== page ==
There is nothing about me that is remotely Southern. I can’t name the capital of Virginia. I have no idea whether Lee or Grant led the Confederate troops into battle (although I do know who won the war). And for the life of me, I simply don’t get the concept of boiled peanuts. For years my only primer to Southern society and mores was Gone With the Wind. And I’m not ashamed to admit that I have, when in a mischievous mood, borrowed from Scarlett O’Hara, that great icon of Southern strength and frivolity, when entertaining. See, our house in Connecticut has four ridiculous columns in front. It looks more like an antebellum home from the wrong side of the Mason-Dixon Line than anything remotely in keeping with the neighborhood. When we’re expecting guests known for their resilient senses of humor and hearty constitutions, I don my big floppy gardening hat, sit primly on the front stairs, and prattle on in my best Southern accent to no one in particular, peppering it with plenty of “fiddle-dee-dee”s. Vivien Leigh won an Oscar for her flibbertigibbet ways. I’m usually awarded a chorus line of shaking heads and pitiful looks as everyone steps over me on their way inside. Read more “Pimento Cheese”
I don’t know about you, but I’m very careful with my nuts. I have to be. I’m not allergic or anything, but I hold dear a cabal of prejudices stemming from what amounts to early childhood traumas. And my particular brand of nut crazy kicks in big time at this time of year.
It started in November 1966, when we moved into our new home, which my dad built. My mother had a holiday tradition of setting out a bowl of Diamond mixed nuts in the shell on the low-slung living room coffee table. (Momma Leite was mightily influenced by mid-century Danish design.) My dad had his own ritual, which he brought over from Portugal: making an “X” in the bottom of a dozen or so chestnuts and tossing them in the oven.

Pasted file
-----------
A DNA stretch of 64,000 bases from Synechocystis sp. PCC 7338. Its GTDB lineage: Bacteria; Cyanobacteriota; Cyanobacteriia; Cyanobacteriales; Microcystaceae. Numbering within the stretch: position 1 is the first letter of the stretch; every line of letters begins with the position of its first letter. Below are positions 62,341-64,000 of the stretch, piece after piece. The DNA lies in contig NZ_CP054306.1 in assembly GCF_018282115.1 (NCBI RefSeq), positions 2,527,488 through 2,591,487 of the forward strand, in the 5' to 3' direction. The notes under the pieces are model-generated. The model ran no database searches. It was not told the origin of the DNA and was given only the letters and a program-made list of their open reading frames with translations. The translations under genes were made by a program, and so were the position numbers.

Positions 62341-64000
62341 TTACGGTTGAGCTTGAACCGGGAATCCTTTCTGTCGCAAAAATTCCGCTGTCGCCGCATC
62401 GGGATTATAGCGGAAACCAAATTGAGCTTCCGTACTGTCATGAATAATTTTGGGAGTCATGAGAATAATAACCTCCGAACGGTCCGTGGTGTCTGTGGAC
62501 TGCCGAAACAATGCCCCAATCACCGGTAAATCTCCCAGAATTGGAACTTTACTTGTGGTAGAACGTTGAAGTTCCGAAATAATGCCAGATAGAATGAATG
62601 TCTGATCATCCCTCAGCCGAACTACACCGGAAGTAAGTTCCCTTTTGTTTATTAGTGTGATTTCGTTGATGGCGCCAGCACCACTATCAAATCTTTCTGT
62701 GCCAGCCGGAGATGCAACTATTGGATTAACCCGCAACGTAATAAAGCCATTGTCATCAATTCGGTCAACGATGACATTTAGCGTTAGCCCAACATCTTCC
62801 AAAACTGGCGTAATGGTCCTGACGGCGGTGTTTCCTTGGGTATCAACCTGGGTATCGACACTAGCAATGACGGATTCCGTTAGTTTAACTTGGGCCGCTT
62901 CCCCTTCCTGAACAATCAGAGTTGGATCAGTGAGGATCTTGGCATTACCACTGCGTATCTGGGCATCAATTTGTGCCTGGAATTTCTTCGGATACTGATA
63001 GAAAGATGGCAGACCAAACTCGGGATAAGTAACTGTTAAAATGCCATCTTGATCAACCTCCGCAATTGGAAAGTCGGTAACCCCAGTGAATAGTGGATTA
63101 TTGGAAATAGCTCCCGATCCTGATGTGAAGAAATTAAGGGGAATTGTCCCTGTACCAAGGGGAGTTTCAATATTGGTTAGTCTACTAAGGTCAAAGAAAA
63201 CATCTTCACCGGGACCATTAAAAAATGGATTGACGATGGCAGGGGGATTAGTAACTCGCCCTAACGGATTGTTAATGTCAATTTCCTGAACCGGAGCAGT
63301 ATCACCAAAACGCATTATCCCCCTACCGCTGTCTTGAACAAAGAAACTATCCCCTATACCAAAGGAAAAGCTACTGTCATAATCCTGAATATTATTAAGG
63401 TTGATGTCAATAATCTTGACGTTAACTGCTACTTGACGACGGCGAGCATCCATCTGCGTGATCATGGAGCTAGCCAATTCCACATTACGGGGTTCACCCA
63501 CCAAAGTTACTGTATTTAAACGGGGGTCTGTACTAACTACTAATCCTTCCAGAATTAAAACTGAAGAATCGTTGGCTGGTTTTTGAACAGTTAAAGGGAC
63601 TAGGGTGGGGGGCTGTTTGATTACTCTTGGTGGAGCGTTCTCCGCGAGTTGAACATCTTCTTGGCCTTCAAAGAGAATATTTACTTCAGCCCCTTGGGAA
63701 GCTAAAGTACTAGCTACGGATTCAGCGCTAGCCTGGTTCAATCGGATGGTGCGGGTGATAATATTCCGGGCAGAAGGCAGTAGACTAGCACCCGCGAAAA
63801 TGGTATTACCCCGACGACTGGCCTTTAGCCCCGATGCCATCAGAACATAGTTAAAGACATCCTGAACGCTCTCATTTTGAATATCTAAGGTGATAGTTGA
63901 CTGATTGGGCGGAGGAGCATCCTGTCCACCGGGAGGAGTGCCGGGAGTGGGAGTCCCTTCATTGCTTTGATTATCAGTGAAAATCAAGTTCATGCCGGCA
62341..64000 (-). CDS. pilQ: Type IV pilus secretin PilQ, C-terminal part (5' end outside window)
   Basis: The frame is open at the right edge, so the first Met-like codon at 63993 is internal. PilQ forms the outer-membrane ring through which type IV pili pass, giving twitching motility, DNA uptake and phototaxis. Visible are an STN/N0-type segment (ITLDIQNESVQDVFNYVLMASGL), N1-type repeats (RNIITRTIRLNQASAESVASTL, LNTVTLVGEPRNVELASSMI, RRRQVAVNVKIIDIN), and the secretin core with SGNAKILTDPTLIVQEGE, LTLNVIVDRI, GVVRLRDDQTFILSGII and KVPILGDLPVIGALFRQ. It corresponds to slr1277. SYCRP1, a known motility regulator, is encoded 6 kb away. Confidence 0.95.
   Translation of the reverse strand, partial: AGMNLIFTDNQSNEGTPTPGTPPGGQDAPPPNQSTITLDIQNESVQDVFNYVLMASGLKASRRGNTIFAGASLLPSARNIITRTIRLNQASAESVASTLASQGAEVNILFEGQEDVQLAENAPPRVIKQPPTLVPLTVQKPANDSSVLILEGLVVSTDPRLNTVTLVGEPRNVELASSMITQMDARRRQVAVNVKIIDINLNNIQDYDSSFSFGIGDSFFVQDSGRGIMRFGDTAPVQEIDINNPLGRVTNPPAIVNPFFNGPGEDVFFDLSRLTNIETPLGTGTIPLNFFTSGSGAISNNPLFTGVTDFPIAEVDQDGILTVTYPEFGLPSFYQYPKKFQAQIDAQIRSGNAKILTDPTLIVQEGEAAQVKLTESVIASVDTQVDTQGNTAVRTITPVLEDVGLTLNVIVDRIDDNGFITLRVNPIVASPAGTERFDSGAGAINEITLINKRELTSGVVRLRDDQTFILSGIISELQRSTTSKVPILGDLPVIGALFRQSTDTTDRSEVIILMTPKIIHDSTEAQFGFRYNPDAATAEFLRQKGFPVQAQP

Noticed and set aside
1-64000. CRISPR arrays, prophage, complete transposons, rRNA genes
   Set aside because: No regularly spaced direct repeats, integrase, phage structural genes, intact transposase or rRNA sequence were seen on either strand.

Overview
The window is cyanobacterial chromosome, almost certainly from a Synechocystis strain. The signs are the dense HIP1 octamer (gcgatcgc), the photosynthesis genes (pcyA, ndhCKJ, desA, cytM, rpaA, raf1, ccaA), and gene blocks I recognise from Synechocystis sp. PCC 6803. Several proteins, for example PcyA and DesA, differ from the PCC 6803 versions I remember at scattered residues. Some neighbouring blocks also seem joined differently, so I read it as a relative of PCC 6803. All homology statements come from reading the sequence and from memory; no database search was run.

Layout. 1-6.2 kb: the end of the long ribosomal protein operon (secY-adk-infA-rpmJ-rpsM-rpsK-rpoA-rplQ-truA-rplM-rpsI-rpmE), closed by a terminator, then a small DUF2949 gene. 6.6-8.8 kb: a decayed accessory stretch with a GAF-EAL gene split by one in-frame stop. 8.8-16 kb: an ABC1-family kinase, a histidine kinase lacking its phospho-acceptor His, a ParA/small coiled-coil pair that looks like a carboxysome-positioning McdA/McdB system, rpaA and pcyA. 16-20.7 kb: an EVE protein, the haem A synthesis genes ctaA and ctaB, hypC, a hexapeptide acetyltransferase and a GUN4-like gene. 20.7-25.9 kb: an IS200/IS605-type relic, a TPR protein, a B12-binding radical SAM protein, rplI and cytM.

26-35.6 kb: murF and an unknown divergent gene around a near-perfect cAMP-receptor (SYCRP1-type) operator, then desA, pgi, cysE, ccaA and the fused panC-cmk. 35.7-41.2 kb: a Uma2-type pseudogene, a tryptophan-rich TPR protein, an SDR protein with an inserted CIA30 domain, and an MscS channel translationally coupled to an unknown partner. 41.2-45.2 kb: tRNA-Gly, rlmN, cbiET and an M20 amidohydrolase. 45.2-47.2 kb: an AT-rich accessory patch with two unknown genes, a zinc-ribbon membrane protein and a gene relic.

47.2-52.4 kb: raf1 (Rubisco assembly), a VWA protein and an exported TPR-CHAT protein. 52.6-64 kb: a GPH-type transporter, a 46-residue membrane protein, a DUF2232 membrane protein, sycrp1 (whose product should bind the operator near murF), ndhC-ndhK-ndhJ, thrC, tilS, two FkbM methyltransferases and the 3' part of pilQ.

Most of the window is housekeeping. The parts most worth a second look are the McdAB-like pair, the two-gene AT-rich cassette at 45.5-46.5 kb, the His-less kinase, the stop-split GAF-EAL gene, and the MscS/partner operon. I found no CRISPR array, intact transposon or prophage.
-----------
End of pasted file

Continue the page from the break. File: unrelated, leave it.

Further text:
Surrounded by mixed nuts, I grew curious. I grabbed the heavy etched nutcracker, the kind that could do damage to a two-pound lobster, and had at it. It was then I began to understand that not all nuts are created equal.
Let me break it down for you:
Walnuts were the hardest nut to crack. Anytime I tried to get one into the cracker, it ricocheted off glasses, vases, or the hi-fi, and eventually wobbled under the furniture, only to be found by my panic-stricken mother sometime in February. Read more “Emotional Baggage About a Bag of Holiday Nuts”
One night recently when I was home alone in Connecticut, I watched When Harry Met Sally, one of my all-time favorite rom-coms, for the six billionth time. There are so many scenes I love. The “I’m going to be 40” scene. The wagon-wheel coffee table scene. And the talking funny scene in the Metropolitan Museum in which Billy Crystal’s Harry decides he and Meg Ryan’s Sally should talk like an old, crotchety couple with vaguely Eastern European accents. “Waiter, there is too much pepper on my paprikash,” he encourages her to repeat. I howled, as always.
And then it dawned on me. I’ve never had chicken paprikash. I didn’t even know what chicken paprikash was. I had a general idea that it was Hungarian, involved chicken and, perhaps, paprika. But that’s where I got off the train.
Feeling a bit weepy and romantic–Oh, come on, you’d have to be a walking, empty-eyed corpse with a blackhole for a soul not to feel something watching the movie!–I decided to try my hand at chicken paprikash. After all, what better way to kick off The One’s and my month-long 25th anniversary celebration than to make a dish that a.) I’d never tasted, b.) knew nothing about, and c.) was inextricably bound up with my idea of romance?
What could go wrong? Read more “Chicken Paprikash”